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China developing high-speed submarines propelled by lasers

A laser-powered 'engine' produces roughly the same amount of thrust as a jet engine
  • Harbin University in China is developing laser-powered submarines
  • Lasers could produce the same amount of thrust as a jet engine, but using less energy
  • These submariners would mostly be used for military purposes

Published on Apr 24, 2024 at 4:42PM (UTC+4)

Last updated on Apr 24, 2024 at 4:42PM (UTC+4)

Edited by Tom Wood
high-speed submarines

China is working on a new type of technology to propel high-speed submarines.

The goal is to develop a type of laser that can power high-speed submarines more efficiently than using jet engines.

It is an ambitious plan but potentially a game changer.

READ MORE: The sQuba is a James Bond supercar that drives underwater

According to a report by the South China Morning Post, engineers at the Harbin Engineering University in Heilongjiang have ‘cracked the code’ to make this new technology viable.

This isn’t a new idea.

In fact, Japan already gave it go some 20 years ago, but the problem is scientists have never been able to properly harness the power these lasers could generate.

We should point out that the same university developed China’s first experimental submarine, so they know what they’re doing, and what they’re talking about.

The idea – in their view – is complex and simple at the same time.

Lasers generate plasma underwater, which then creates a ‘detonation wave’ to propel the submarine.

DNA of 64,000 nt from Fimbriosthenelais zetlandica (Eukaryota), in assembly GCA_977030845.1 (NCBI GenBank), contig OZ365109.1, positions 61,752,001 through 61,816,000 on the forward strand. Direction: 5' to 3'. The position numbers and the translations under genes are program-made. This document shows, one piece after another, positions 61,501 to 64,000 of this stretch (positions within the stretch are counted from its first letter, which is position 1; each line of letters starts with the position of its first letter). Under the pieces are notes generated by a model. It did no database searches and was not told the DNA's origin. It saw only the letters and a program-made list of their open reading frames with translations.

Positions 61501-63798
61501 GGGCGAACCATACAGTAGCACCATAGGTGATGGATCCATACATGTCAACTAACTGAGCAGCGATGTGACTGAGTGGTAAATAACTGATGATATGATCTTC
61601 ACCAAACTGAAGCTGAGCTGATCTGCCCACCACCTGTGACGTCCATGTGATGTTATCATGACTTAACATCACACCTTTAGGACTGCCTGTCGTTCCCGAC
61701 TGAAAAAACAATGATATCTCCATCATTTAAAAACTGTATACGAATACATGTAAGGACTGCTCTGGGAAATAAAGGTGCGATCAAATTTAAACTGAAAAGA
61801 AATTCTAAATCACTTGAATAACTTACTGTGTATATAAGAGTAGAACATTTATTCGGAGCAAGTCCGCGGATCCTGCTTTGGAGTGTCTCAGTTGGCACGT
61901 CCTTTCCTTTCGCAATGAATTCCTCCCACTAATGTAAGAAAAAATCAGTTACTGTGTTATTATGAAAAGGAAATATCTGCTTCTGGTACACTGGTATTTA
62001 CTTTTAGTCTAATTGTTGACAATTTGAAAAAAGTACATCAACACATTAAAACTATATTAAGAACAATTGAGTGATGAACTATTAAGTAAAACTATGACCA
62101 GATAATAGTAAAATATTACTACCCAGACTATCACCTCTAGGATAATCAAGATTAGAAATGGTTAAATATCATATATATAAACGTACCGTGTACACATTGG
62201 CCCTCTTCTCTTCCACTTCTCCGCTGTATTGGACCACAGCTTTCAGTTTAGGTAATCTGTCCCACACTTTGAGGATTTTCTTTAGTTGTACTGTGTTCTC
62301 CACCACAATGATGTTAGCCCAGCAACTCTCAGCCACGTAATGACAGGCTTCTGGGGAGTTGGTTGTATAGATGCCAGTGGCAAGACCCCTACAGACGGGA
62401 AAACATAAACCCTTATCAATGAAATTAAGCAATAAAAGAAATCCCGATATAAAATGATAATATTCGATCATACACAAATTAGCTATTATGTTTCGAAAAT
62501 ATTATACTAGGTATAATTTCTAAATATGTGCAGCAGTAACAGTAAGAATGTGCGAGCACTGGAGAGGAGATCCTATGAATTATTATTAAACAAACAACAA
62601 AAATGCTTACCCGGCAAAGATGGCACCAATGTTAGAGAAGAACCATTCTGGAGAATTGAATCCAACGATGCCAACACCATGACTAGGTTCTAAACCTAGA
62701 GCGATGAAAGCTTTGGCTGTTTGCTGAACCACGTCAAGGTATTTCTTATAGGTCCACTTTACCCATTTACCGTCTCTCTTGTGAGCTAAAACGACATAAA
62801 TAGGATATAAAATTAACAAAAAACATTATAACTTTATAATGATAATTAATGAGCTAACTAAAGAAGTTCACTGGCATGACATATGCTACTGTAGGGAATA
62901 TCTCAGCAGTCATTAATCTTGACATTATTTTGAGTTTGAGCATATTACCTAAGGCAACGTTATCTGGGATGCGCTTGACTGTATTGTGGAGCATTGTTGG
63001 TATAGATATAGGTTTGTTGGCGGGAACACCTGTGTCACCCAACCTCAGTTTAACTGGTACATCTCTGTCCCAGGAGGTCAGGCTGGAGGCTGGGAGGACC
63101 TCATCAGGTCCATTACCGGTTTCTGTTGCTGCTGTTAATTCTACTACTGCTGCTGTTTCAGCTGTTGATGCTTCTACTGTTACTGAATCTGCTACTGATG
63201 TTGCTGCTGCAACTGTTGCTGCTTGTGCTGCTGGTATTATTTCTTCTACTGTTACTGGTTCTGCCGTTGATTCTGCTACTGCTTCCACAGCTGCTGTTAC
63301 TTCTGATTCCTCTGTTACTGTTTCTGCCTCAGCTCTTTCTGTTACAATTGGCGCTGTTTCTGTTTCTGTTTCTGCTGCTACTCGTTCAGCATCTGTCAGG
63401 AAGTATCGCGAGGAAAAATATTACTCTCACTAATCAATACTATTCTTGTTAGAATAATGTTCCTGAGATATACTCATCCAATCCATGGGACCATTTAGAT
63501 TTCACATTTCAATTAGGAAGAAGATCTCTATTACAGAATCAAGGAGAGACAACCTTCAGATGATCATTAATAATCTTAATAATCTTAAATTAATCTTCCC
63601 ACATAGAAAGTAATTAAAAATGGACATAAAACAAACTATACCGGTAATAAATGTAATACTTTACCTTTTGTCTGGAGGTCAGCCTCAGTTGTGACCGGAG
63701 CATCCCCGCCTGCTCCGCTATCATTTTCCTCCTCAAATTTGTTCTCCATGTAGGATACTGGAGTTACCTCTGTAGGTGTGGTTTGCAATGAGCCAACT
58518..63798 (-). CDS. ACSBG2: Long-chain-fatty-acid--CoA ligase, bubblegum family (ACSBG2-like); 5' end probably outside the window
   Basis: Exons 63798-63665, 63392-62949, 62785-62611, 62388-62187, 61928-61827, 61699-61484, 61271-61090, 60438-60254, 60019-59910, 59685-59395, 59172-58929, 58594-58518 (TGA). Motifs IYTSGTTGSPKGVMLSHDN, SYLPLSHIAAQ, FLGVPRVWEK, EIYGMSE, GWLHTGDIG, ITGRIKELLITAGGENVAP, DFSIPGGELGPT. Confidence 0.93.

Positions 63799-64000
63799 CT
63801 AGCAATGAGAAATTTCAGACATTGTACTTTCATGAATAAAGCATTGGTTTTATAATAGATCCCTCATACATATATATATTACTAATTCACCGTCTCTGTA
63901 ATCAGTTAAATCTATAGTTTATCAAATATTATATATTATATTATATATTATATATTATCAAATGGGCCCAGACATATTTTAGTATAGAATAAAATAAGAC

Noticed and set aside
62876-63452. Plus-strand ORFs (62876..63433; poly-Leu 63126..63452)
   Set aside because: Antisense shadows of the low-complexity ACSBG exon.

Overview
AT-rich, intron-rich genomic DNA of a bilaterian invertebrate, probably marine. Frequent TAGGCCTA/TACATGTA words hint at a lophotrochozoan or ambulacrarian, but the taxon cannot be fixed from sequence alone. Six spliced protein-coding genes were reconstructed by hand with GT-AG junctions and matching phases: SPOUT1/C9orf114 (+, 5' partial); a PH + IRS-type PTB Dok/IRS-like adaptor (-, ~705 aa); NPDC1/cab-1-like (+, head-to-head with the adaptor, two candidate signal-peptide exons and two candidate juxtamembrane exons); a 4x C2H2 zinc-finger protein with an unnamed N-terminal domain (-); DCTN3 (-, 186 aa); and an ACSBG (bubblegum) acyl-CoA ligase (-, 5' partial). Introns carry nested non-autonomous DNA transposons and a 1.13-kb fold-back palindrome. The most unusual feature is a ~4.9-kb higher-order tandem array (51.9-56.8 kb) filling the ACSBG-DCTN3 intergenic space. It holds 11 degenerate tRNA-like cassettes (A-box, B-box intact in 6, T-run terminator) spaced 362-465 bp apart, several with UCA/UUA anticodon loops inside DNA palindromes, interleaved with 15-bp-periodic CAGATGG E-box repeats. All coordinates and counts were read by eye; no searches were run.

Harbin researchers have developed thin optical fibers that emit laser power, up to 70,000 newtons of thrust, very nearly the same as a jet engine, but the amount of energy that’s required is infinitely reduced.

In theory, this technology would allow submarines to travel faster than the speed of sound.

The thing is, we tend to talk about submarines a lot less than we talk about any other type of watercraft.

That’s possibly because it is a type of vehicle that is rarely used for personal reasons.

For the most part, submarines are used for commercial reasons, or for military purposes.

As a matter of fact, that’s exactly the sort of use case behind this new technology for high-speed submarines.

“This method can also be applied to underwater weapons, [such as] projectiles, underwater missiles, or torpedoes,” project leader Ge Yang wrote in the paper, as quoted by the SCMP.

Some of the images used for this story were generated using AI

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